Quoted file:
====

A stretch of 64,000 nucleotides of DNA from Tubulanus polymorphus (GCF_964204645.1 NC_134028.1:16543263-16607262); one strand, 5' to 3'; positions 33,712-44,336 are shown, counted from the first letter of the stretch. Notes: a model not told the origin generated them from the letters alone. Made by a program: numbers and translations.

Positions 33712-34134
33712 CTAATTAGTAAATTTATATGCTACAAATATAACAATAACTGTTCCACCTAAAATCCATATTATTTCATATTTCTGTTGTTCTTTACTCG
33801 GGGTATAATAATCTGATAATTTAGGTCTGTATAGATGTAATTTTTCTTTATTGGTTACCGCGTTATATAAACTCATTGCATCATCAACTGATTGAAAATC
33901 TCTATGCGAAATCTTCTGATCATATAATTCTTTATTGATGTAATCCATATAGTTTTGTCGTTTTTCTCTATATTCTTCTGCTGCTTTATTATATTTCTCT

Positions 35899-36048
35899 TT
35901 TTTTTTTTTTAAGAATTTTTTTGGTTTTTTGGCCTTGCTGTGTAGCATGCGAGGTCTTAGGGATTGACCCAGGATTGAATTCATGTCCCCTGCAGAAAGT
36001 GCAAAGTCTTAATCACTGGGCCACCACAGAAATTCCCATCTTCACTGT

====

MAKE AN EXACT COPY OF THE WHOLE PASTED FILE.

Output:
A stretch of 64,000 nucleotides of DNA from Tubulanus polymorphus (GCF_964204645.1 NC_134028.1:16543263-16607262); one strand, 5' to 3'; positions 33,712-44,336 are shown, counted from the first letter of the stretch. Notes: a model not told the origin generated them from the letters alone. Made by a program: numbers and translations.

Positions 33712-34134
33712 CTAATTAGTAAATTTATATGCTACAAATATAACAATAACTGTTCCACCTAAAATCCATATTATTTCATATTTCTGTTGTTCTTTACTCG
33801 GGGTATAATAATCTGATAATTTAGGTCTGTATAGATGTAATTTTTCTTTATTGGTTACCGCGTTATATAAACTCATTGCATCATCAACTGATTGAAAATC
33901 TCTATGCGAAATCTTCTGATCATATAATTCTTTATTGATGTAATCCATATAGTTTTGTCGTTTTTCTCTATATTCTTCTGCTGCTTTATTATATTTCTCT

Positions 35899-36048
35899 TT
35901 TTTTTTTTTTAAGAATTTTTTTGGTTTTTTGGCCTTGCTGTGTAGCATGCGAGGTCTTAGGGATTGACCCAGGATTGAATTCATGTCCCCTGCAGAAAGT
36001 GCAAAGTCTTAATCACTGGGCCACCACAGAAATTCCCATCTTCACTGT